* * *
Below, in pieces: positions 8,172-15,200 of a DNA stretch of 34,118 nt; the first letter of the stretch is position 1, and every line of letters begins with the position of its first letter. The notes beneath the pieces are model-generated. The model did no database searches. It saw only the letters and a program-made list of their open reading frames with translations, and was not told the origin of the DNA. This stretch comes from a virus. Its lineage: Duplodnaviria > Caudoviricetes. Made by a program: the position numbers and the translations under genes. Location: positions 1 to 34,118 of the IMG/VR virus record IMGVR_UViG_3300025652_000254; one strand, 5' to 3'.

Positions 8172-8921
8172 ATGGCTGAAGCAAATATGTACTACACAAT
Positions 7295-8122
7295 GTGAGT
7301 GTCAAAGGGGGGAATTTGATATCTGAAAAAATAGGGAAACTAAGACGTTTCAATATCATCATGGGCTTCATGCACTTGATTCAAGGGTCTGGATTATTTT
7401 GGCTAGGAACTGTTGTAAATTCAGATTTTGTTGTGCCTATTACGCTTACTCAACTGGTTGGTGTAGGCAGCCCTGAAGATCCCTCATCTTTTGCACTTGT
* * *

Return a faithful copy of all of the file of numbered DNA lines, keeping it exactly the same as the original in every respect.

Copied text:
Below, in pieces: positions 8,172-15,200 of a DNA stretch of 34,118 nt; the first letter of the stretch is position 1, and every line of letters begins with the position of its first letter. The notes beneath the pieces are model-generated. The model did no database searches. It saw only the letters and a program-made list of their open reading frames with translations, and was not told the origin of the DNA. This stretch comes from a virus. Its lineage: Duplodnaviria > Caudoviricetes. Made by a program: the position numbers and the translations under genes. Location: positions 1 to 34,118 of the IMG/VR virus record IMGVR_UViG_3300025652_000254; one strand, 5' to 3'.

Positions 8172-8921
8172 ATGGCTGAAGCAAATATGTACTACACAAT
Positions 7295-8122
7295 GTGAGT
7301 GTCAAAGGGGGGAATTTGATATCTGAAAAAATAGGGAAACTAAGACGTTTCAATATCATCATGGGCTTCATGCACTTGATTCAAGGGTCTGGATTATTTT
7401 GGCTAGGAACTGTTGTAAATTCAGATTTTGTTGTGCCTATTACGCTTACTCAACTGGTTGGTGTAGGCAGCCCTGAAGATCCCTCATCTTTTGCACTTGT